January 19, 2018
taking desperate measures to fight cold weather
As temperatures dropped below zero on South Dakota’s Pine Ridge Indian Reservation earlier this month, one young girl felt she had had enough.
She was tired of feeling cold inside her home as temperatures plummeted, which they do often there. She had enough of watching her parents constantly struggle to scrounge up wood to heat the house.
The 12-year-old girl went to the bathroom and tried to kill herself.
“She was tired of waking up cold,” Jimmy Two Bulls, a Pine Ridge resident who’s helping out the girl’s family, told HuffPost. “Reservation life is a hard life to live. It’s a struggle.”
Suicides reached record highs in South Dakota last year. Oglala Lakota County, which is where the Pine Ridge reservation is located, was one of five counties in the state with the highest rates of suicide. People who have experience dealing with depression and suicide on the reservation say this is tied, in part, to the devastatingly difficult conditions residents face.
Pine Ridge, which is larger than Delaware and Rhode Island combined, is in the third-poorest county in the United States. It’s home to the Oglala Lakota, a tribe that’s part of the Sioux people. Per capita income in the county is $9,150, and 80 percent of residents are unemployed.
The pervasive poverty forces residents to make impossible choices: whether to pay to heat a home or buy enough food to feed the family, for example.
Suicide is the most severe risk advocates worry about during the winter. But it’s not the only one. People living without heat are also susceptible to hypothermia, and older members of the community are particularly vulnerable because their health could already be compromised. Those who rely on space heaters run the danger of starting a house fire. Children who don’t have access to sufficient heat struggle to sleep at night and then aren’t able to concentrate in school, Alice Phelps, 47, principal of the Wounded Knee School District, told HuffPost.
“The children act up at school. But when we talk to them one-on-one, the bottom line is they didn’t sleep that night,” Phelps, who grew up on the reservation, said. “They’ll say: ‘I didn’t have a blanket. I gave it to my little sister. I was cold.’ It just breaks your heart.”
families confront legacy of "adoption"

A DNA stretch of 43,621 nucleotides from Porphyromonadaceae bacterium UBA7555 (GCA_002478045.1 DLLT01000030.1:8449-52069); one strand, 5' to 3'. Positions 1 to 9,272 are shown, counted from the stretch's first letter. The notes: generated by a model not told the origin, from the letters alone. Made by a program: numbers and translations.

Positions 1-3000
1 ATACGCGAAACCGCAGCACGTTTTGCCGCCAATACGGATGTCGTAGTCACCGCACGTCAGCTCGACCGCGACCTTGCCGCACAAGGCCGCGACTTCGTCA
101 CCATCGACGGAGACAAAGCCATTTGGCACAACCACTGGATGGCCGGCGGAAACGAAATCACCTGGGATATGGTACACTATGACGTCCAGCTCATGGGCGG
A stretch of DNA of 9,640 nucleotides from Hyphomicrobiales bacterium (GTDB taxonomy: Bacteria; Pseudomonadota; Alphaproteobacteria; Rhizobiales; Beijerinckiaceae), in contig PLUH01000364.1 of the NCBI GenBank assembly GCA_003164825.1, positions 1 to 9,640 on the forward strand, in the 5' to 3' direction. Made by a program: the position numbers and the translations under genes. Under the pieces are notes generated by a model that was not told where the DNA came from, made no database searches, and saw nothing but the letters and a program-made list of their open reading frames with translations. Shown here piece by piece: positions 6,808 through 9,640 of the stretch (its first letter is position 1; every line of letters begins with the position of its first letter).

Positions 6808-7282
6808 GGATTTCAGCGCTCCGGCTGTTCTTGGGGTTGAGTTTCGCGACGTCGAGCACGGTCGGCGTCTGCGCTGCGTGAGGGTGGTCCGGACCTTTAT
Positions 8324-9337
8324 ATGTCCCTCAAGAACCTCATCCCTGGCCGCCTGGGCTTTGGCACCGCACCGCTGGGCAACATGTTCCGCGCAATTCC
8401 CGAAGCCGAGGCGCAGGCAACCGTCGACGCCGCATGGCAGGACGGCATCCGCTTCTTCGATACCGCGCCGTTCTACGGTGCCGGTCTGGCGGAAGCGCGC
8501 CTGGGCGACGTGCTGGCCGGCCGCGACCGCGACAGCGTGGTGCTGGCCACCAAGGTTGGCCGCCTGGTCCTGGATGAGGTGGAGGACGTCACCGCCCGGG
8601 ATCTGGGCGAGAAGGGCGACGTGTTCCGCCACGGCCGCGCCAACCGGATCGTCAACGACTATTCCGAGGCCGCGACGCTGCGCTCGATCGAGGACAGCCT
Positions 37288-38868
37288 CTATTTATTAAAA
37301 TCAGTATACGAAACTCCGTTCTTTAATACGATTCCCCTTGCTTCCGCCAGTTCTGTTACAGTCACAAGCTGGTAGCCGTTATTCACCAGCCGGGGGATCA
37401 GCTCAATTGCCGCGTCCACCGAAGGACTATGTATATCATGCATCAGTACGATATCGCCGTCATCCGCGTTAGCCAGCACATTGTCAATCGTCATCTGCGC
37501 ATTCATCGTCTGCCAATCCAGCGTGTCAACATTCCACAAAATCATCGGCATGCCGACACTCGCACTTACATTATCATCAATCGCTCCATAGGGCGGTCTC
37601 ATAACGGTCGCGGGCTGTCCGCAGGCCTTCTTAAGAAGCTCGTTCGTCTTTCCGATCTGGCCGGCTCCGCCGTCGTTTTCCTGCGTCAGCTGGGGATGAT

Conrad Eagle Feather, a Sicangu Lakota, was only three when he was taken from the Rosebud Indian Reservation in South Dakota and adopted by a non-Native farming family in the state of Nebraska. His three sisters were removed to separate families.
He recalls a childhood with little joy.
“They used us for farm labor,” he said, detailing a list of chores that began before dawn and continued until bedtime. He said he still bears the scars of physical abuse.
“For every sin I had committed according to the Bible, I got one strike with whatever they had in their hands at the time — a garden hose, a broom handle, a wire hanger,” he said. “And all the time, they used to tell me, ‘Who knows what would have happened to you if we hadn’t saved you?’”
For generations, the U.S. government turned to forced assimilation to solve what was generally called, “the Indian problem,” that is, how to govern Native Americans, lift them from “barbarism,” reduce their reliance on federal funding and guarantee their loyalty.
Beginning in the 1880s, children were forcibly removed from their homes and placed in out-of-state boarding schools, where they were forbidden to practice their cultures or speak their languages. Many suffered years of sexual, physical and emotional abuse. This era nearly destroyed the extended family system.
Eagle Feather returned to Rosebud 17 years ago. But the reunion was not what he expected. “Because I didn’t speak the language, because I didn’t know the culture, I was called ‘white’ by my own blood relatives,” he said.
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